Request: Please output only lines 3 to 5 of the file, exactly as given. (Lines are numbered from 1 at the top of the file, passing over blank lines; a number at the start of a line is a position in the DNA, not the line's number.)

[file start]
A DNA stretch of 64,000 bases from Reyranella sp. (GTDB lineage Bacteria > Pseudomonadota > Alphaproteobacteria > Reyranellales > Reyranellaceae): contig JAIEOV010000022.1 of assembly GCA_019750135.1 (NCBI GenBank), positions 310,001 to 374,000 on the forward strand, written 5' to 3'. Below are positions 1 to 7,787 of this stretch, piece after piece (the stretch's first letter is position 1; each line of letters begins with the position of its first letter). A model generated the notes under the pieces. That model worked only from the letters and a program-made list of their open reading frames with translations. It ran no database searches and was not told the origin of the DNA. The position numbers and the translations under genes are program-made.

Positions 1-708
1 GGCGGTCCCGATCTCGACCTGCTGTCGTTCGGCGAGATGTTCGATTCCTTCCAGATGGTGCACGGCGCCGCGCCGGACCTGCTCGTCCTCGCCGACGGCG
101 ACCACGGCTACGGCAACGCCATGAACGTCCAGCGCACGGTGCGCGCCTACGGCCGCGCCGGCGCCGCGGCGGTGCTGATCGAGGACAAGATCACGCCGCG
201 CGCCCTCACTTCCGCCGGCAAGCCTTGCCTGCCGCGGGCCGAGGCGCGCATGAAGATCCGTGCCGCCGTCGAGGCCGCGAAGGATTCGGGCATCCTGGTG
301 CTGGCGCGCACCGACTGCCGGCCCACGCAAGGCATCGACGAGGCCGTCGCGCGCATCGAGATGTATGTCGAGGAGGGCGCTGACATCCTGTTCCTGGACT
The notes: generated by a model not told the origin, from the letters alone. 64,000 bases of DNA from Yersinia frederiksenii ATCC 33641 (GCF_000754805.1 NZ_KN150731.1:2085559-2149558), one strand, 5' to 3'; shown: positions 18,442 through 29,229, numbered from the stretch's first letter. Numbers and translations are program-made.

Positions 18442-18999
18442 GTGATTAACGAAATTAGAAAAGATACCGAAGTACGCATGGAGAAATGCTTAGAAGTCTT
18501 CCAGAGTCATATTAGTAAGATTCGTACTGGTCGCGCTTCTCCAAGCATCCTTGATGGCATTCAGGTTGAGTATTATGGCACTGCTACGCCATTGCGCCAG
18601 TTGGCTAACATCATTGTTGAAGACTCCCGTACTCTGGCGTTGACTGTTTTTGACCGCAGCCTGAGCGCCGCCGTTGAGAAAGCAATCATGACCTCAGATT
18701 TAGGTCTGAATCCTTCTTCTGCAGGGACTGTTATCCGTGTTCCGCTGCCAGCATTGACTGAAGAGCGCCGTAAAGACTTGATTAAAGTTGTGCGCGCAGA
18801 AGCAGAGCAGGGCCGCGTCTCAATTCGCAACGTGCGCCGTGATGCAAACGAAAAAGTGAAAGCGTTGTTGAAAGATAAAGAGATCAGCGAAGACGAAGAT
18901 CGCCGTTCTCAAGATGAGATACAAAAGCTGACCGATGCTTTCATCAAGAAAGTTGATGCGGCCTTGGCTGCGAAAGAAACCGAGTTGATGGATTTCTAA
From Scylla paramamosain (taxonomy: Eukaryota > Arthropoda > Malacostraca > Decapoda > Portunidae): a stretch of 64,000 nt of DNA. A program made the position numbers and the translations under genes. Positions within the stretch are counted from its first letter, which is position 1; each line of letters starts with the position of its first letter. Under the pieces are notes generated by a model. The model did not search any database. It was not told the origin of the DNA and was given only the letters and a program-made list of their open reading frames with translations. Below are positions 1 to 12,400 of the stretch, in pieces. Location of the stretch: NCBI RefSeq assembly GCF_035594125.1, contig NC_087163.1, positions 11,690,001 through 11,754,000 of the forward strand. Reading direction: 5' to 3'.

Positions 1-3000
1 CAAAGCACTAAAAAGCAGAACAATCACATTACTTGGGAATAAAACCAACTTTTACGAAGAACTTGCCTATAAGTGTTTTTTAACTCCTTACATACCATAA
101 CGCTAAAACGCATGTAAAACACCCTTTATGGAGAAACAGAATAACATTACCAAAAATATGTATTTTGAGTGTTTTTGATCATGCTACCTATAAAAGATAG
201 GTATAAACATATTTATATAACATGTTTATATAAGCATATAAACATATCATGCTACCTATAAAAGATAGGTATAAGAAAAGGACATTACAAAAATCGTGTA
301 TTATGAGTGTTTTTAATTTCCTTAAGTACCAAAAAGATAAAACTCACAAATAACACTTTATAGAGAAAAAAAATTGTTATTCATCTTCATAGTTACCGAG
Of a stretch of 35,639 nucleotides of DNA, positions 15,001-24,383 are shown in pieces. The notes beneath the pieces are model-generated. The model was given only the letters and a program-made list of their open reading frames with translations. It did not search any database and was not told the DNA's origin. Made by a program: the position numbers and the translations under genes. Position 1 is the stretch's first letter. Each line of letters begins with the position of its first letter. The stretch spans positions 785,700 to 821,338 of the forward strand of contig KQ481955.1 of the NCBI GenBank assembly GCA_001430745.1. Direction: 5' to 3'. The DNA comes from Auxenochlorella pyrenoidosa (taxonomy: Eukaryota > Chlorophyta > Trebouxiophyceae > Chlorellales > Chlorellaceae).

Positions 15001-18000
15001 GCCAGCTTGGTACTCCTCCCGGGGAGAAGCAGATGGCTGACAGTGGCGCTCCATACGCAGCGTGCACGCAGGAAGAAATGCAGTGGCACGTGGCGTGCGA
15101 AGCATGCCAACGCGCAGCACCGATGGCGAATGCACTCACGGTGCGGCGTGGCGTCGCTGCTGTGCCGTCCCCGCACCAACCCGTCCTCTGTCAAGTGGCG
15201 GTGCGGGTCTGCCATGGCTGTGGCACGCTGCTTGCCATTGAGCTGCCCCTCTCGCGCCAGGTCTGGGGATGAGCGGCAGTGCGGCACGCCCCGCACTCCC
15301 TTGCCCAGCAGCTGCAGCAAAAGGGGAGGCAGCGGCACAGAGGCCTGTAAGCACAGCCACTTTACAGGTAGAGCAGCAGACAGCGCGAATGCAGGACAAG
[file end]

1 GGCGGTCCCGATCTCGACCTGCTGTCGTTCGGCGAGATGTTCGATTCCTTCCAGATGGTGCACGGCGCCGCGCCGGACCTGCTCGTCCTCGCCGACGGCG
101 ACCACGGCTACGGCAACGCCATGAACGTCCAGCGCACGGTGCGCGCCTACGGCCGCGCCGGCGCCGCGGCGGTGCTGATCGAGGACAAGATCACGCCGCG
201 CGCCCTCACTTCCGCCGGCAAGCCTTGCCTGCCGCGGGCCGAGGCGCGCATGAAGATCCGTGCCGCCGTCGAGGCCGCGAAGGATTCGGGCATCCTGGTG